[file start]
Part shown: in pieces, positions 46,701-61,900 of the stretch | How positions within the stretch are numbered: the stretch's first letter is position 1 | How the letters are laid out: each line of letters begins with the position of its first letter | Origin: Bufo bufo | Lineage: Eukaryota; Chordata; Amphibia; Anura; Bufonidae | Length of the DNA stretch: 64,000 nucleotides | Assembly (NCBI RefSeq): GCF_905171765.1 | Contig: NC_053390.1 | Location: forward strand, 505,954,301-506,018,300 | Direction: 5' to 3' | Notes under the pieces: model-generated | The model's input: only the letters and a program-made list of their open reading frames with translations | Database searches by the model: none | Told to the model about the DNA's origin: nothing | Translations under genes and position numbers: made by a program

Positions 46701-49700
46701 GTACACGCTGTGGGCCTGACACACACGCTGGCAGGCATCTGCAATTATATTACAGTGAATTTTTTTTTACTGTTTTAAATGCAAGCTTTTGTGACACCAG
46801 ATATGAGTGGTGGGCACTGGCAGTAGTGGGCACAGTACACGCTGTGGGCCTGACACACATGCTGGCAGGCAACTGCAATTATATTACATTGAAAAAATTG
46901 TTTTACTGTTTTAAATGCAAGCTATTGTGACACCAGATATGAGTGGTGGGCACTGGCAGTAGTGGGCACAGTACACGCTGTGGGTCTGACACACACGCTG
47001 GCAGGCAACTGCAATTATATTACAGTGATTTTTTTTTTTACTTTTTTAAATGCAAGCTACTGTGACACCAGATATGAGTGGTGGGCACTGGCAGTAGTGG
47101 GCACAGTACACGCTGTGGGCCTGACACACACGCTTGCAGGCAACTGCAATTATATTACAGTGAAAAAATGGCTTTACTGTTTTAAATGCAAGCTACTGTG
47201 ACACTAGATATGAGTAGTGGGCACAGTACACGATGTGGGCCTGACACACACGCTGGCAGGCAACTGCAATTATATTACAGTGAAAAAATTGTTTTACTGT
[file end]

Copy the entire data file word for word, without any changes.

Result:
Part shown: in pieces, positions 46,701-61,900 of the stretch | How positions within the stretch are numbered: the stretch's first letter is position 1 | How the letters are laid out: each line of letters begins with the position of its first letter | Origin: Bufo bufo | Lineage: Eukaryota; Chordata; Amphibia; Anura; Bufonidae | Length of the DNA stretch: 64,000 nucleotides | Assembly (NCBI RefSeq): GCF_905171765.1 | Contig: NC_053390.1 | Location: forward strand, 505,954,301-506,018,300 | Direction: 5' to 3' | Notes under the pieces: model-generated | The model's input: only the letters and a program-made list of their open reading frames with translations | Database searches by the model: none | Told to the model about the DNA's origin: nothing | Translations under genes and position numbers: made by a program

Positions 46701-49700
46701 GTACACGCTGTGGGCCTGACACACACGCTGGCAGGCATCTGCAATTATATTACAGTGAATTTTTTTTTACTGTTTTAAATGCAAGCTTTTGTGACACCAG
46801 ATATGAGTGGTGGGCACTGGCAGTAGTGGGCACAGTACACGCTGTGGGCCTGACACACATGCTGGCAGGCAACTGCAATTATATTACATTGAAAAAATTG
46901 TTTTACTGTTTTAAATGCAAGCTATTGTGACACCAGATATGAGTGGTGGGCACTGGCAGTAGTGGGCACAGTACACGCTGTGGGTCTGACACACACGCTG
47001 GCAGGCAACTGCAATTATATTACAGTGATTTTTTTTTTTACTTTTTTAAATGCAAGCTACTGTGACACCAGATATGAGTGGTGGGCACTGGCAGTAGTGG
47101 GCACAGTACACGCTGTGGGCCTGACACACACGCTTGCAGGCAACTGCAATTATATTACAGTGAAAAAATGGCTTTACTGTTTTAAATGCAAGCTACTGTG
47201 ACACTAGATATGAGTAGTGGGCACAGTACACGATGTGGGCCTGACACACACGCTGGCAGGCAACTGCAATTATATTACAGTGAAAAAATTGTTTTACTGT